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November 25th, 2012 (11:24 PM).
NO EXTRA I IN GIMME
Originally Posted by
Ugh, as a teacher, I'm going to take the opposite stance of gimmepie and say that even with great formative assessment, homework is necessary and has more benefits than given credit for. I honestly don't feel like some deep education theories/arguments, so let's keep it short. I'm surprised no one mentioned how one aspect of school is not just for pure knowledge but rather building of character that's beneficial to society. *ONE aspect* of that is really to have the grit and perseverance to keep working on a task that's challenging and acknowledge that we may have to distribute out of school time to handle a school task.
It works in the other way too: we also distribute school time to do out-of-school tasks. We do it all the time and no one has problems with it: we take school off to travel for example. So now suddenly the reverse is a huge issue and is considered waste of time or school is being 'inefficient' if school asks students to use some of their time to do school-related matters too?
If we can't finish a task that's given to us, we take responsibility and finish what we started. How annoying it is that new university hires do not remotely see any problem in not calling in work if sick, giving schedules/availabilities on time cause they "forgot", or taking some part of their job home to get it done by due time for... it's as if some of them never had to do it to begin with and never heard of such things already.
NOTE: if i'm not making sense, I blame 4:11am at night.
I was peaking from a strictly educational standpoint not even considering character building (guess I have a bit to learn still). That being said I feel as though (now thinking of character building) it should be more of a balanced situation than homework as a given. If a student is falling behind or not completing work I see nothing wrong with homework being given out, it is only as an education supplement I have a problem with it. I can't help but think though, if parents help as much as many people feel they do, how will it benefit the child? Still forgetting the parent issue it probably is a good character building tool, even if it is less effective than in-class formative practices for assessment purposes.
Originally Posted by
You know, I read the article, and what concerns me most about this isn't the fact that he's removing homework (though I disagree with that decision nearly completely), it's that he's going the Bush route and reducing the number of students who repeat school years because they're inadequate. What on earth is that going to solve, other than pushing a student who hasn't yet grasped easier material and moving them onto harder material? They did that with my brother, because of that No Child Left Behind Act, and now I can safely say he knows very little information that should be common knowledge at this point for high school graduates. That isn't helping a student, that's crippling them in their futures.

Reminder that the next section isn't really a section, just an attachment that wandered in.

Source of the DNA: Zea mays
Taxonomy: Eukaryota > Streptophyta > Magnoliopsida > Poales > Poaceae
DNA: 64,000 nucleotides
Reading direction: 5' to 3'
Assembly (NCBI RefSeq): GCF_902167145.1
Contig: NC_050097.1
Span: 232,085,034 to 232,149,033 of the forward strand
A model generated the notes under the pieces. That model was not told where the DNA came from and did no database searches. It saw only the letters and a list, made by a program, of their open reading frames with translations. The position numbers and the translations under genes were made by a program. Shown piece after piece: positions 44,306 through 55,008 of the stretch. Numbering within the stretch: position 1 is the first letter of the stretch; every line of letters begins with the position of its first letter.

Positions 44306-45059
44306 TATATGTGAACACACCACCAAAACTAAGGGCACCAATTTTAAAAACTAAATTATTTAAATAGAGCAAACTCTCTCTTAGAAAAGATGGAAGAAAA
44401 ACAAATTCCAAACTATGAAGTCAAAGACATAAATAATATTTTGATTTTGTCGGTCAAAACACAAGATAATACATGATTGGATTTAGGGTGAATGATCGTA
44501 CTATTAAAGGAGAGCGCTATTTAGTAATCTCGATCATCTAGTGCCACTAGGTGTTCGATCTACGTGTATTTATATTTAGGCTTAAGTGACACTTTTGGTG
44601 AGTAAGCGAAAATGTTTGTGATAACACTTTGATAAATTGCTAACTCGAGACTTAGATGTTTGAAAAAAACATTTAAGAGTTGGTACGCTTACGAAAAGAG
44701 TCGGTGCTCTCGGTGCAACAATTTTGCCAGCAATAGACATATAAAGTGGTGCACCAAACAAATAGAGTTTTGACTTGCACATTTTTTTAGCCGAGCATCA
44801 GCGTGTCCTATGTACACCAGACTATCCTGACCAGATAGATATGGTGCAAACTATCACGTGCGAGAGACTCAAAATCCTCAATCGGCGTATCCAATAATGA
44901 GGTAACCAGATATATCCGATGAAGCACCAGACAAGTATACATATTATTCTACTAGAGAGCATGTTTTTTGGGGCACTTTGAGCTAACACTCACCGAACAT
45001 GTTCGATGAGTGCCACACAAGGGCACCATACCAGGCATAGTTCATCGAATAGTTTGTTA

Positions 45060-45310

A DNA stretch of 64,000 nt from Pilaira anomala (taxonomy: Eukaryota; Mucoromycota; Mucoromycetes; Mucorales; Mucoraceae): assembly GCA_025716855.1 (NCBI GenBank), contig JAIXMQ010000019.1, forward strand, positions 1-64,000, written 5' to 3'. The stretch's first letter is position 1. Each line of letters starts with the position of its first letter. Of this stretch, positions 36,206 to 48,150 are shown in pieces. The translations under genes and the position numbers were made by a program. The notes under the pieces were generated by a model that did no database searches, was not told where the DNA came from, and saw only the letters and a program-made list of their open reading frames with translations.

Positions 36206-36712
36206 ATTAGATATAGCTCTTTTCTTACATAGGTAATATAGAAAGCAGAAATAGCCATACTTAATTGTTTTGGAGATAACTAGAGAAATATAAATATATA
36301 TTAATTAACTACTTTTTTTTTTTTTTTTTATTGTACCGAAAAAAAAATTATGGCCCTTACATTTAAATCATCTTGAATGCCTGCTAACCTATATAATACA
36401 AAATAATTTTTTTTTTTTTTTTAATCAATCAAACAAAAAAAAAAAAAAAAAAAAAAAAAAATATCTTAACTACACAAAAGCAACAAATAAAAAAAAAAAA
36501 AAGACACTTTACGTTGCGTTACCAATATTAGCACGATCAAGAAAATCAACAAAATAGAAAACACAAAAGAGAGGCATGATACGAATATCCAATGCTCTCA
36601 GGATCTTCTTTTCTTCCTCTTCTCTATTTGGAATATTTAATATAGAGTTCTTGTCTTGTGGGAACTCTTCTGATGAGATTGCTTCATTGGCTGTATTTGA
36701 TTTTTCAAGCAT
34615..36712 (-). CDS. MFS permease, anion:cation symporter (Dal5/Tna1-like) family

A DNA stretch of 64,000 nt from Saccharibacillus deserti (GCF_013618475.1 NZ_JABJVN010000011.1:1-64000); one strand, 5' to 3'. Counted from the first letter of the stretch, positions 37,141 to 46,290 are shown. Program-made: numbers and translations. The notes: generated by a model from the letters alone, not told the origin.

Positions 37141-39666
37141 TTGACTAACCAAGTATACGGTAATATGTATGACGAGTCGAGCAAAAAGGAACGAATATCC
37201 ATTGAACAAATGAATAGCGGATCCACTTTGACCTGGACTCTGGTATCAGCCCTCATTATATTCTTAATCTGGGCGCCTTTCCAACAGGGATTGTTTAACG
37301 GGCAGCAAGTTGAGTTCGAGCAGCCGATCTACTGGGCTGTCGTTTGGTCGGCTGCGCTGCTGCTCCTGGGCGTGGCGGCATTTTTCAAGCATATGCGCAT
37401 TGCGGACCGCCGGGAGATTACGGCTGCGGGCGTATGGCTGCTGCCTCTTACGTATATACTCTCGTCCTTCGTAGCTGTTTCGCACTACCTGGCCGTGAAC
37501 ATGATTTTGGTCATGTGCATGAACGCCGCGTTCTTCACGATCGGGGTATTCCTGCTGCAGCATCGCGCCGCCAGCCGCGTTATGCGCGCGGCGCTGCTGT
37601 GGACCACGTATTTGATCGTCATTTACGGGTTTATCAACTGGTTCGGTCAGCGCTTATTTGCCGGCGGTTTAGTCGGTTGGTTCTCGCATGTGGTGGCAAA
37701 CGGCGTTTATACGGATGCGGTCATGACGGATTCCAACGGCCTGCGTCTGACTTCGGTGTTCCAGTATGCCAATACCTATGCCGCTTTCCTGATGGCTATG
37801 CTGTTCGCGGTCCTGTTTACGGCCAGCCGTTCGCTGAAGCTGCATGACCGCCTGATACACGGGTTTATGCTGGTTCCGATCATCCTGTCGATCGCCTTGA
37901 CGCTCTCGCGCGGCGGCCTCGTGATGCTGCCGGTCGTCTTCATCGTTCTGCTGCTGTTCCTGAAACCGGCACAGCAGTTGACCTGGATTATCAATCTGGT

Abolishing homework will only work properly if the time spent in school is spent actually doing something valuable with their time, and even then, homework serves a lot more purpose than work outside of the classroom. It reinforces the information taught that day and it teaches students to prioritize their important work and prepares them for the real work world. Cramming all the information in at once isn't going to help students know what they need to know. They need to be able to practice it outside of the classroom, on their own, in order for them to grasp it properly and for it to sink in. If someone truly believes that schoolwork should be kept in school, then I have to say that their logic is truly flawed. School prepares students for jobs where work outside of work is expected of employees. If they're stripped of that fundamental aspect of work, they're going to have a lot more difficulty adjusting to that when it comes down to it.
That's true of high-school, I agree that homework is important in later years for the purpose of preparation for tertiary study or work. In Primary/Elementary and early Middle School this is less true. The younger you are the less ability to maintain an interest in your work and maintain focus. It is more effective to give shorter engaging lessons than prattling lessons and mountains of homework. As I said above the younger you are the less homework should be relied upon to improve the quality of your learning, it shouldn't be used as a supplement for in-class time unless the child is falling behind or not completing work in class.
Sorry for The Great Wall of Text but I find this topic very interesting. I hope I'm not appearing too argumentative or "know-it-all" like whilst expressing my views I'm unsure how this sounds to other people who read it.
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